And Paul understood that we can shift our focus from the visible and temporary things of this world, to the unseen and eternal things of the spirit realm. We have to work at seeing the unseen and eternal. We do that with the eyes of our hearts (Ephesians 1:18). We do that by training ourselves to view everything through the lens of God’s word.

I’ve been working at developing an eternal perspective for years. For me, it’s about connecting the dots between earthly things and heavenly things.

I look at earthly things and wonder, “How does this connect to the spirit realm? How does this connect to what is unseen and eternal?” For examples, look at my blog posts, such as Glorious Morning Glories [probe.org/glorious-morning-glories/], Back Infections and Heart Infections [probe.org/back-infections-and-heart-infections/], Cruise Ships, Roller Coasters and Attitudes [probe.org/cruise-ships-roller-coasters-and-attitudes/], and Blowing Past Greatness [probe.org/blowing-past-greatness/].

Jesus’ parables are the world’s best examples of using the physical to provide understanding of the eternal. He was always connecting the dots between the things He was surrounded by—different types of soil, lost coins and sheep and sons, a wedding banquet—and explaining how these things related to the Kingdom of Heaven.

One of the most important prayers we can ask is, “Lord, help me see Your hand at work”—and then intentionally looking for it. For years I have kept a “God Sightings” Journal where I recorded evidence of God intervening in my life and the lives of others I have seen. I love to ask my friends and mentees, “Do you any God Sightings to share?” to help them identify the hand of God in their lives.

An Eternal Perspective on Suffering

As we talk about living with an eternal perspective, let’s remember that we live in a permanent battle zone of spiritual warfare. We have an enemy who hates us because He hates God. He and his fellow demons continually attack us with lies and deceptions. Some are personal, but many of them constitute the cultural water we swim in.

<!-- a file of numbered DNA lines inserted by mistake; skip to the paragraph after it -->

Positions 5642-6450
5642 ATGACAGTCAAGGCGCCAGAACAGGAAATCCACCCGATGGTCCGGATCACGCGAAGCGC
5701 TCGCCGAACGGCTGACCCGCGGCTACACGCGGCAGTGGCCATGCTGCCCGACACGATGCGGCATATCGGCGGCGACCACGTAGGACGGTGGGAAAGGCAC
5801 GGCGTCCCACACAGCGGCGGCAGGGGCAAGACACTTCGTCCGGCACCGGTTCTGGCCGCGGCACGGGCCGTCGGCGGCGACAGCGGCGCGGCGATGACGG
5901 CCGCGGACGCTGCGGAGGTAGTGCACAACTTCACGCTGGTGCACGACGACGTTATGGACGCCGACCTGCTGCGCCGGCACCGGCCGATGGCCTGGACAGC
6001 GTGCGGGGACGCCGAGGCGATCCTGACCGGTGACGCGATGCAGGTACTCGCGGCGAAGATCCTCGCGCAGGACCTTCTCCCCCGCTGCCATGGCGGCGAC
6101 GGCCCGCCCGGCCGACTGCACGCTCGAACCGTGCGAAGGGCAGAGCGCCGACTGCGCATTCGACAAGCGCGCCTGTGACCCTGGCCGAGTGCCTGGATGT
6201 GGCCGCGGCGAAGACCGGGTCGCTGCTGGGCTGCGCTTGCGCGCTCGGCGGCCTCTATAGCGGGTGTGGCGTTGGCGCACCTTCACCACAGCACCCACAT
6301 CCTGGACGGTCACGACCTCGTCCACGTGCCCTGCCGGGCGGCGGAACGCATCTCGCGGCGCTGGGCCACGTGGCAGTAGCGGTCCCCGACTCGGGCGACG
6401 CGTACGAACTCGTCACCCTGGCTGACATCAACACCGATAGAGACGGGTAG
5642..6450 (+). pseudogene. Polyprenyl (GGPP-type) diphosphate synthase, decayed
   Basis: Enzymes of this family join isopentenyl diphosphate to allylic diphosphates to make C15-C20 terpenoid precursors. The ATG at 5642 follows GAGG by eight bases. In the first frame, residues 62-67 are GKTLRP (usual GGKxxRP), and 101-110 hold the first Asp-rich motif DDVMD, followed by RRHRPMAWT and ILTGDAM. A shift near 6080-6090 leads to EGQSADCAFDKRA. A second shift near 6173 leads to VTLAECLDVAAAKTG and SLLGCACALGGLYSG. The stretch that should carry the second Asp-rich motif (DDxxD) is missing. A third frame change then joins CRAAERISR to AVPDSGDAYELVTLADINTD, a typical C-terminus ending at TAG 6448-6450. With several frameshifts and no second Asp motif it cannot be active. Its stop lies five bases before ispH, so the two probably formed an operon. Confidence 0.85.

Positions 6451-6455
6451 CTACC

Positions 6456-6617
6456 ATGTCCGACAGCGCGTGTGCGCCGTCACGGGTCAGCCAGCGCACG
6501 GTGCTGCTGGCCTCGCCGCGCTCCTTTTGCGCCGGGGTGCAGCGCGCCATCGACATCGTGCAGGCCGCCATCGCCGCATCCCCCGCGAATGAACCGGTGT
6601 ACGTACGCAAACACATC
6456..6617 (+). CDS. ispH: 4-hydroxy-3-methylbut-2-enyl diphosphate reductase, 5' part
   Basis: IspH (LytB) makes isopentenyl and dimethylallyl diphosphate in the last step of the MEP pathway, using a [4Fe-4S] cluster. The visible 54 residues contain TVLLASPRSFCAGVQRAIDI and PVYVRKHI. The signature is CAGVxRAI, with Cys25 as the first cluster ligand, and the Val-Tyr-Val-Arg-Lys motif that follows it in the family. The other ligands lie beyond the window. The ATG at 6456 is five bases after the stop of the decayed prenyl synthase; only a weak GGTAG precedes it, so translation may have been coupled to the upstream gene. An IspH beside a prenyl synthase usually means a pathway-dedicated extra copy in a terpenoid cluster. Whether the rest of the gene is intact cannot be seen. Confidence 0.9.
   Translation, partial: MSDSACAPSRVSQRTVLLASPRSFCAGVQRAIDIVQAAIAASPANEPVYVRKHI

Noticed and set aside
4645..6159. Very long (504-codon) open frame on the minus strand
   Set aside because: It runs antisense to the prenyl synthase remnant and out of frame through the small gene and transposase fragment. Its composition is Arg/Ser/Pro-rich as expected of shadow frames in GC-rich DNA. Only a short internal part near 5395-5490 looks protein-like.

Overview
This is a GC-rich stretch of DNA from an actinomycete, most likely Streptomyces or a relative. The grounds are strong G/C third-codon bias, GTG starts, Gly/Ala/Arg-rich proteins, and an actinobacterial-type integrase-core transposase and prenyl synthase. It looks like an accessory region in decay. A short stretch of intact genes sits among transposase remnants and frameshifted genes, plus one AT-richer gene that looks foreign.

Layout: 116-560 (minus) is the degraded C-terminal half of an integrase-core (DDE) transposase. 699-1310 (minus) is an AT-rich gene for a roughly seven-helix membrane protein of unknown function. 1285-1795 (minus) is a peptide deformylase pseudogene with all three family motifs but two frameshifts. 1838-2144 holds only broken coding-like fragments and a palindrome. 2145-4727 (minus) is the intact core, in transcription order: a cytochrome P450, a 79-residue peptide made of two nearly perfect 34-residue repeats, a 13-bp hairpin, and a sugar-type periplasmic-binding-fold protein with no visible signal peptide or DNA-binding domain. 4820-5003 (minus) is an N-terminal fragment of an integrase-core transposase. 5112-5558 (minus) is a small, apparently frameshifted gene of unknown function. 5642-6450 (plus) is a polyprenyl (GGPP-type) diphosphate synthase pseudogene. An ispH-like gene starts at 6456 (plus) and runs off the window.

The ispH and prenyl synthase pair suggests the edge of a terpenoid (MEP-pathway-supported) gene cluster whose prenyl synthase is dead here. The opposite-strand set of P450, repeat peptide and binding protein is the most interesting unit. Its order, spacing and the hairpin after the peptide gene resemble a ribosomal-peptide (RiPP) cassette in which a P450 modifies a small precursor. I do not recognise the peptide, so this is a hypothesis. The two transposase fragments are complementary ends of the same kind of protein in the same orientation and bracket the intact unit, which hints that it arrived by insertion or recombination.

When we forget that we live in a culture of anti-God, anti-truth, it’s like going out in our underwear, needlessly exposing ourselves. Living with an eternal perspective means staying vigilant, donning our spiritual armor (Ephesians 6:10-18) and using it to fight back against the lies of the enemy.

Spiritual warfare is HARD. It means suffering. Sometimes physical, most often mental—because
spiritual warfare is waged on the battlefield of the mind. But the suffering of spiritual warfare is temporary, because the vast majority of the believer’s life will be spent in heaven where warfare of all kinds will be a distant memory.

But for right now, suffering is still part of life, and developing and maintaining an eternal
perspective really helps us remind ourselves of the larger truth. Romans 8:18 says that “our present sufferings are not worth comparing with the glory that will be revealed in us.” Being faithful when we’re suffering means glory in the future.

My friend Holly has battled cancer three times on top of the horribleness of cystic fibrosis. She
suffers literally every day of her life. Yet, with a beautiful, godly stubbornness, she reminds herself of what is true: “What if the worst thing happens? Oh wait, it can’t. The worst thing that can possibly happen to anyone is to die apart from Christ and spend eternity in torment. For me, to die means instant joy and relief in the arms of my Savior!”

Like Joni Eareckson Tada, my friend Chris has lived with quadriplegia for almost fifty years. What comes to mind when I think of Chris is two words: “sweet joy.” Because of his eternal perspective, Chris knows his suffering is temporary, and he chooses not to give into self-pity. People are drawn to him like honey because of how he radiates Jesus.